With all eyes on Hurricane Florence as it inches its way toward the Carolinas on the East Coast, another disturbance is brewing closer to home in the Gulf of Mexico, and it could mean trouble for Texas later this week.
The tropical system, which had not been named yet, was off the northern tip of the Yucatan Peninsula in the southeastern Gulf of Mexico on Tuesday. Forecasters gave the disorganized storms a 50 percent chance of developing into a cyclone by Thursday and a 70 percent chance of forming one by Saturday.
The National Hurricane Center was urging people in Texas and Louisiana to monitor weather conditions in the coming days.
“We just don’t know how strong this system is going to get, we don’t know the exact path of it, there is a lot that is up in the air,” National Weather Service meteorologist Eric Platt said. “We just want people to stay aware that there is a good chance it will develop into something.”
University of Texas meteorology lecturer Troy Kimmel said waters in the Gulf of Mexico are warm right now, which means that if a storm does form, it could intensify quickly. So far, upper-level winds haven’t been conducive to cyclone formation, but that is expected to change, he said. As a result, meteorologists are watching the system closely.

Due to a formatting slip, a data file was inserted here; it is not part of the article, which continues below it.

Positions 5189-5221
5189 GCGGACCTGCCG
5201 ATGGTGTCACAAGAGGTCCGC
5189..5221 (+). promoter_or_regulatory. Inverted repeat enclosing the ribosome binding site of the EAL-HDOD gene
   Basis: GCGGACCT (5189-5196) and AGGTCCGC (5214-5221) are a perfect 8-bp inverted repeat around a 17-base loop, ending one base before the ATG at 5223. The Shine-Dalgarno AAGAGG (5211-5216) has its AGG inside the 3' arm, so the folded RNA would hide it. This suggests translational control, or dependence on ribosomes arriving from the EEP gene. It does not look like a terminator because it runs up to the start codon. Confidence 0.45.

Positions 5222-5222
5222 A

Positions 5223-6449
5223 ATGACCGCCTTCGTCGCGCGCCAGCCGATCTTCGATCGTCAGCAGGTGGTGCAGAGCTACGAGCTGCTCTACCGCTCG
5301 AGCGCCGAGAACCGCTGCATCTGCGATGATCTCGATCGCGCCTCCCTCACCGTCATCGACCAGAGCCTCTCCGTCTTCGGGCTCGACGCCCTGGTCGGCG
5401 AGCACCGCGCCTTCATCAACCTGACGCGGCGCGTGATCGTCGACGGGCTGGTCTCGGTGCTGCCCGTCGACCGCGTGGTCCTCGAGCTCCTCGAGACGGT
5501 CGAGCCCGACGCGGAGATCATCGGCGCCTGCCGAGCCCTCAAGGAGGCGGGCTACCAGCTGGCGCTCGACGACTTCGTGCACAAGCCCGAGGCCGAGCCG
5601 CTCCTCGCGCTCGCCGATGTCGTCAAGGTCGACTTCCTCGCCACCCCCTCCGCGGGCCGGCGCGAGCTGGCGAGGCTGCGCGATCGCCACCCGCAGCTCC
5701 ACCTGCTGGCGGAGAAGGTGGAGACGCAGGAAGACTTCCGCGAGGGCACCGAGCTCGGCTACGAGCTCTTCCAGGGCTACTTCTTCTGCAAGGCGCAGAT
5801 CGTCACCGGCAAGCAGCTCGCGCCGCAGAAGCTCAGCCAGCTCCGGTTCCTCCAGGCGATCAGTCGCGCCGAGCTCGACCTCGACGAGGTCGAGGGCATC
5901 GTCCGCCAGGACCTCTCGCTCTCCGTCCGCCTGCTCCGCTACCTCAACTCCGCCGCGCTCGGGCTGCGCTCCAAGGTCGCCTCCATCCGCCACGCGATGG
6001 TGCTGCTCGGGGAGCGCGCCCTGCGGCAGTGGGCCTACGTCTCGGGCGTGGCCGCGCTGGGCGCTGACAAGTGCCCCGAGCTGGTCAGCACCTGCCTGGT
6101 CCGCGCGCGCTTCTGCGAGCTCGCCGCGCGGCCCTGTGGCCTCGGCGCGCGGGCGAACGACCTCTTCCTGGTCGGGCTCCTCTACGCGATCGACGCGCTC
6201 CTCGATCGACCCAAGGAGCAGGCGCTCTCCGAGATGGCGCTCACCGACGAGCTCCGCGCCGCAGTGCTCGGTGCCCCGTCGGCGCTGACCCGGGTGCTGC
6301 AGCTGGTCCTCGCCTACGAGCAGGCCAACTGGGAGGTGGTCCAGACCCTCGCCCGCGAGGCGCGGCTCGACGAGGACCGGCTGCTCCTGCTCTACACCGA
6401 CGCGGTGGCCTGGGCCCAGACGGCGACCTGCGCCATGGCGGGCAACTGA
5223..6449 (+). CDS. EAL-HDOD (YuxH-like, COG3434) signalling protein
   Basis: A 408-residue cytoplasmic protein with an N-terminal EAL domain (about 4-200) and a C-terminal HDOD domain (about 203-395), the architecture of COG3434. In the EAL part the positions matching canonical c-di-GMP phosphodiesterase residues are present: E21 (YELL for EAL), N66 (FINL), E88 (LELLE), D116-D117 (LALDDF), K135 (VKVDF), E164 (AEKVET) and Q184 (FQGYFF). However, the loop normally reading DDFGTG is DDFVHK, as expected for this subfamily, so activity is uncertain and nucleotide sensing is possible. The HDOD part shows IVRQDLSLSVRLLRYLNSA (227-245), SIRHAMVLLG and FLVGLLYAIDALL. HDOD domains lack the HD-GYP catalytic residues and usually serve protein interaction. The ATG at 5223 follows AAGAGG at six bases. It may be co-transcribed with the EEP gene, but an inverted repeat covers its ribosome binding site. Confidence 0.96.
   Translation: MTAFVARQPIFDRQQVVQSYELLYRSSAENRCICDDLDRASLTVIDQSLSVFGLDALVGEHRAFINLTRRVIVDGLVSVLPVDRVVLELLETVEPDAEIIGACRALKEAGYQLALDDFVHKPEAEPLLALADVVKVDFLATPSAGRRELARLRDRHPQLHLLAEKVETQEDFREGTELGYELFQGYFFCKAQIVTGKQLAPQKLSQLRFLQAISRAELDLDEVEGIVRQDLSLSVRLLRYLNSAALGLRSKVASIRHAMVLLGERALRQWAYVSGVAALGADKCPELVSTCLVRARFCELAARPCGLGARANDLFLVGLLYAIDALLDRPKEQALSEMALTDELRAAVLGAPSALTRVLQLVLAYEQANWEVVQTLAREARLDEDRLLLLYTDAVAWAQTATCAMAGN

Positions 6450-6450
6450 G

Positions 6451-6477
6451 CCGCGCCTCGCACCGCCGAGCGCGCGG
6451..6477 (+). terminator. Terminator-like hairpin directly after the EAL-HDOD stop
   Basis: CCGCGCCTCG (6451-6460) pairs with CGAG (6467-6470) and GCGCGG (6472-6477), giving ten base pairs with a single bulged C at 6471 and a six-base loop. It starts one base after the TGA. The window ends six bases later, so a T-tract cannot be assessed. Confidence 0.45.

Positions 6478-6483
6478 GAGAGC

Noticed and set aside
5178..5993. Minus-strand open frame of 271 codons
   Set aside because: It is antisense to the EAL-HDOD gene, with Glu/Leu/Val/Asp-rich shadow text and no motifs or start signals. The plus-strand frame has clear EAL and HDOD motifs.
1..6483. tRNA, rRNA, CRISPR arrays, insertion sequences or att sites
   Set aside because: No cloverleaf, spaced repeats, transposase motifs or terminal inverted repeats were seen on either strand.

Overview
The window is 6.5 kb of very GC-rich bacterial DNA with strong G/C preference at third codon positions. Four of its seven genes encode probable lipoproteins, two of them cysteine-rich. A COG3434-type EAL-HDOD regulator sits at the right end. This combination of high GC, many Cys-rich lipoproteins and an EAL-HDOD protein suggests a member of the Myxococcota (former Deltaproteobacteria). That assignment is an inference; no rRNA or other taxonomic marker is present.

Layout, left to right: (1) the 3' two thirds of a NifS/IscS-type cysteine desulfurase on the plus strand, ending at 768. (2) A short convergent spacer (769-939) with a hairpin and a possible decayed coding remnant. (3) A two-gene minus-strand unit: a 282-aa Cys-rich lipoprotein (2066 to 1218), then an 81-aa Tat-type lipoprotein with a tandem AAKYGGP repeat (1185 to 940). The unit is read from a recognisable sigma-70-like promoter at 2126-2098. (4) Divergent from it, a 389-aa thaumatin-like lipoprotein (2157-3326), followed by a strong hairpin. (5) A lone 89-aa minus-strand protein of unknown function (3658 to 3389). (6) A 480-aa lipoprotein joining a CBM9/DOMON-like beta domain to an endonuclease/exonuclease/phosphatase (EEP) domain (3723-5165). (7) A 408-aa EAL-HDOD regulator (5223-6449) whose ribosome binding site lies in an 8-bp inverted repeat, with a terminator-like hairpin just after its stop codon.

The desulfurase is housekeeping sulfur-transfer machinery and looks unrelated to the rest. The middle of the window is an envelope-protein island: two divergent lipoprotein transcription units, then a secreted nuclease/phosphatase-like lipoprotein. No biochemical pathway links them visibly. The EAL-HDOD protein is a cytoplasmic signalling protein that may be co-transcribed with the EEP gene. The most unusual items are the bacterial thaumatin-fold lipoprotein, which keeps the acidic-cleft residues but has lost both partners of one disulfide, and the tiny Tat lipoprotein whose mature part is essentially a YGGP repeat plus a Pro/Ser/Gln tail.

“Once it gets into the western Gulf in those areas, it doesn’t have much time before it sneaks up on the state of Texas, whatever it happens to be,” Kimmel said. “Maybe a tropical depression, maybe a tropical storm, it’s impossible to say at this point. It may come to shore as a giant wave. If it maintains the movement we expect, we are in for more rain.”
The greatest chances for showers in Austin are on Friday and Saturday.
Between 2 to 3 inches is forecast to fall through the weekend, but that estimate could depend on what happens with the tropical system, Kimmel said. If a cyclone forms and moves into Texas, that could spell trouble for areas already saturated from several days of steady rainfall.
Galveston already has gotten 11 inches of rain this month, according to the National Weather Service. A quick shot of heavy rain in Galveston could mean flooding there and in other areas soaked this month.
Lago Vista near Lake Travis has picked up more than 6 inches of rain since Sept. 3. Georgetown has gotten 4.63 inches, and Austin’s main weather station at Camp Mabry recorded 3.15 inches, weather service data shows.
“Certainly, we are a little wetter than we have been over the past months,” Kimmel said. “Additional rainfall, especially if it comes very quickly, could begin to cause some flooding issues.”
The rain is helping to ease drought conditions in parts of Texas, meteorologists have said.
“We could certainly use some more,” Kimmel said. “But we want it to be a slow, soaking rain, so the ground has the chance to absorb it instead of running off.”